Where does the time go? Ten hours hardly seemed like anything, which I suppose is the sign of a good game, though much more of it than I'd like was spent on cleaning up pollution (damn, that is an annoying mechanic). I also spent a lot of time waging war. The process of aggressive imperial expansion is much more time-consuming than the responsible development of one's own internal culture and infrastructure (exactly the opposite of how things work in real life), but it did teach me a thing or two about the logic behind Civilization III.
You see, as time went on, my continent-spanning empire gained an abundance of strategic and luxury resources that made it easier to administer my territory and build an army to be feared by all. However, I also noticed that when my surpluses were not especially large. In fact, if all my continent was peaceful, and all its territory and resources were divided evenly among the five civilization that initially inhabited it, then no one would have had a full set, and no one would have had extras to trade away. Duplicates were so far from each other that it is absolutely certain that the AI would have jealously guarded its sole copy of specific, critical resources (this did work to my advantage, conquest-wise, as I was able to easily cut off the opposition's access to iron, giving me exclusive access to swordsmen).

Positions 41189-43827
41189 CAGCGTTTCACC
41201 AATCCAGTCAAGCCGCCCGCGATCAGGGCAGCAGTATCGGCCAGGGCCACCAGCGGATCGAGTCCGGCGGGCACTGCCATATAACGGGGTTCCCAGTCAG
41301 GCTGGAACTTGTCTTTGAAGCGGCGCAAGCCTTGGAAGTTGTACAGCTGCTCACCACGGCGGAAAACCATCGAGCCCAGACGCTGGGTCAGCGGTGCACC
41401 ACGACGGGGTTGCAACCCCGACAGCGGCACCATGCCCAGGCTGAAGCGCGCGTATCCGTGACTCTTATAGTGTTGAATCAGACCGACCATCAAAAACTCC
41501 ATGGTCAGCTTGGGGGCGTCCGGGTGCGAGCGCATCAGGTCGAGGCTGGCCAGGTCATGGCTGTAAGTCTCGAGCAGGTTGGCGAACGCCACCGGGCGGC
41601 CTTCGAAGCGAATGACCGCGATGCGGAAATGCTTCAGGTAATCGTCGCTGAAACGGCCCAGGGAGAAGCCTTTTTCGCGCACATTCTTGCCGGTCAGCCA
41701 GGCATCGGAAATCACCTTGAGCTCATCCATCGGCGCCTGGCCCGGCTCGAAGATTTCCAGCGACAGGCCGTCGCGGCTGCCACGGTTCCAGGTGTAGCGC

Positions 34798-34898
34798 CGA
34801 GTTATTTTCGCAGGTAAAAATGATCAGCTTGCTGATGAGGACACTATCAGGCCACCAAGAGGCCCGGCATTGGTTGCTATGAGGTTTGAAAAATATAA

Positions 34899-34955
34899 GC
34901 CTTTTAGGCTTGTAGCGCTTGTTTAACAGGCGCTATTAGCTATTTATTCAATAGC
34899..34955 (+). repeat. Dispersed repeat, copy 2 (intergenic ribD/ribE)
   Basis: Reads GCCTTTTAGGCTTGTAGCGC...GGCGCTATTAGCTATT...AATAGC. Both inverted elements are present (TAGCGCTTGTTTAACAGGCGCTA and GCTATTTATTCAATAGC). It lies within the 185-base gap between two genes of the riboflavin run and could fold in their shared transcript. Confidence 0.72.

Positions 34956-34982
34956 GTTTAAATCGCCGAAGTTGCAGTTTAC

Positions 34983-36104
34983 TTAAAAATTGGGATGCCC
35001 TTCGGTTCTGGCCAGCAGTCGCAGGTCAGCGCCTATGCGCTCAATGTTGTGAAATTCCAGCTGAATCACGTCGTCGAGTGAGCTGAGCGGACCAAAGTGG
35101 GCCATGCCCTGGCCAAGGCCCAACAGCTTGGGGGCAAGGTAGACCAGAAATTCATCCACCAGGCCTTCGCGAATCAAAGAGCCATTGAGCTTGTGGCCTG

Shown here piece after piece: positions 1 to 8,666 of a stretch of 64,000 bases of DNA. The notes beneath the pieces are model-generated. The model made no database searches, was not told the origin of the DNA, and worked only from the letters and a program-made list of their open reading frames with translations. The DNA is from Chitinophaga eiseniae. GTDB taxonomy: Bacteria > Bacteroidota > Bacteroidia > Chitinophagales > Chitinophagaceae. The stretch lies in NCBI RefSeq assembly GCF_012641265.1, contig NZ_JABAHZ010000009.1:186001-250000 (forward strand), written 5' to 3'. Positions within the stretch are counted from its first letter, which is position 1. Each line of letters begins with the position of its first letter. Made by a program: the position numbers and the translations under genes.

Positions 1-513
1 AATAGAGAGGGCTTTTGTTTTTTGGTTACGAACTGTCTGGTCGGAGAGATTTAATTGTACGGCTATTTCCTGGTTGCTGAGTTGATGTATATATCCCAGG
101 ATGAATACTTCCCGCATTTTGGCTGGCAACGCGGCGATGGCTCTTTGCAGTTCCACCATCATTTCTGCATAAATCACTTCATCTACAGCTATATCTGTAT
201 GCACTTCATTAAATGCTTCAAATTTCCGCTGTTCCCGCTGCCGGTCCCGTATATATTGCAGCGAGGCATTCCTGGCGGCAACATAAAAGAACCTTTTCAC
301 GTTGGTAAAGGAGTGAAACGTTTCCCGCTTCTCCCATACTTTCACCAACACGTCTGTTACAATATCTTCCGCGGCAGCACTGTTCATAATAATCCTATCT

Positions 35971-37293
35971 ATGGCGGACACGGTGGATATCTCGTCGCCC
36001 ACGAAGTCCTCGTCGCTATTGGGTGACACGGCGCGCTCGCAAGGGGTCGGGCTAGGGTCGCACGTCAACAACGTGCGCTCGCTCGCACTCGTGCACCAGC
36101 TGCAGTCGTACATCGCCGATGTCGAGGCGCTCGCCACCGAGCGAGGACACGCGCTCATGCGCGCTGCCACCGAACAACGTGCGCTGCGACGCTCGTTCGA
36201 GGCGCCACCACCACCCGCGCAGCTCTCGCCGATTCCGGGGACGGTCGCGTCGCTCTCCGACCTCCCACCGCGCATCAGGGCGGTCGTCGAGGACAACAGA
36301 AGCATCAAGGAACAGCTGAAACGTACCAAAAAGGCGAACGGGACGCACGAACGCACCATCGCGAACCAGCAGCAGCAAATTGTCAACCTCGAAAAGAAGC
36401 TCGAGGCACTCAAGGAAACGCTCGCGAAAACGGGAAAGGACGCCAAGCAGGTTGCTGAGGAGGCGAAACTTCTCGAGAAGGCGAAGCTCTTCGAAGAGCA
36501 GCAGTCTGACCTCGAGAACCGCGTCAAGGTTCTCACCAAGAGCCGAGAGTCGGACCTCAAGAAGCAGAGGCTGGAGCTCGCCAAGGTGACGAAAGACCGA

The only conclusion I can come to is that Civilization III was never meant to be played with peaceful coexistence in mind. It assumes that you are going to be an aggressive conqueror, and is balanced accordingly. This really shouldn't come as a surprise, given that both of Civilization II's victory conditions were made massively easier by having a huge empire (spaceship victory was technically achievable as a peaceful nation, but since science output scaled linearly with empire size, the only way to get enough technology before the time limit was to expand dramatically, usually at the expense of your neighbors). And while there are new victory conditions, Cultural victory is mostly about turtling as much as possible to rack up a single mega-city, and Diplomatic victory is all won during the last few turns. Which isn't to say that the new victory conditions aren't welcome, just that they are, like many of Civilization III's other innovative elements, still in the prototype stage.
Yet the knowledge that Civ3 is still, at heart, a wargame is intensely liberating. Now that I have that information, I can adjust my expectations and strategies accordingly. I think I'll spend my last eight hours with the scenarios (my attempt to install a mod did not go well, it completely glitched out the system menus, somehow shifting the labels for the buttons so that, say, the archipelago option in the map select was labeled "difficulty" and similar bizarre juxtapositions), where my warmongering can be put to constructive use.